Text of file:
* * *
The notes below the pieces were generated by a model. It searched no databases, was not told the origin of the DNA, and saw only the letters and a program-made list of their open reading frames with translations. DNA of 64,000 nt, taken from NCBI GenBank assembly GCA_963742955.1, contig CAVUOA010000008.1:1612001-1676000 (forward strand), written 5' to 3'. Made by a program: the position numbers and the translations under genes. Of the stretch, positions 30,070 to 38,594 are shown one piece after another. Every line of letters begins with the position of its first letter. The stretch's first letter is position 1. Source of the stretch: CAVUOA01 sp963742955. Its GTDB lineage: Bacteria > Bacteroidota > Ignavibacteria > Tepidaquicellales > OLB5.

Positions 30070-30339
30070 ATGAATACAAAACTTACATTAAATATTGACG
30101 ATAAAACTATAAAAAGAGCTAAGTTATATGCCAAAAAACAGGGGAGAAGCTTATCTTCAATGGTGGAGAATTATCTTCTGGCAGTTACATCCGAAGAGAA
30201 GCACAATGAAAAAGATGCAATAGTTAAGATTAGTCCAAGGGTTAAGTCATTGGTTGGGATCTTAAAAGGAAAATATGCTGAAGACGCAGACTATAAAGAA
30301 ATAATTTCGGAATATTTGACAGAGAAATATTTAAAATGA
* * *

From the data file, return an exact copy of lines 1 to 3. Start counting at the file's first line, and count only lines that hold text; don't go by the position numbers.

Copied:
The notes below the pieces were generated by a model. It searched no databases, was not told the origin of the DNA, and saw only the letters and a program-made list of their open reading frames with translations. DNA of 64,000 nt, taken from NCBI GenBank assembly GCA_963742955.1, contig CAVUOA010000008.1:1612001-1676000 (forward strand), written 5' to 3'. Made by a program: the position numbers and the translations under genes. Of the stretch, positions 30,070 to 38,594 are shown one piece after another. Every line of letters begins with the position of its first letter. The stretch's first letter is position 1. Source of the stretch: CAVUOA01 sp963742955. Its GTDB lineage: Bacteria > Bacteroidota > Ignavibacteria > Tepidaquicellales > OLB5.

Positions 30070-30339
30070 ATGAATACAAAACTTACATTAAATATTGACG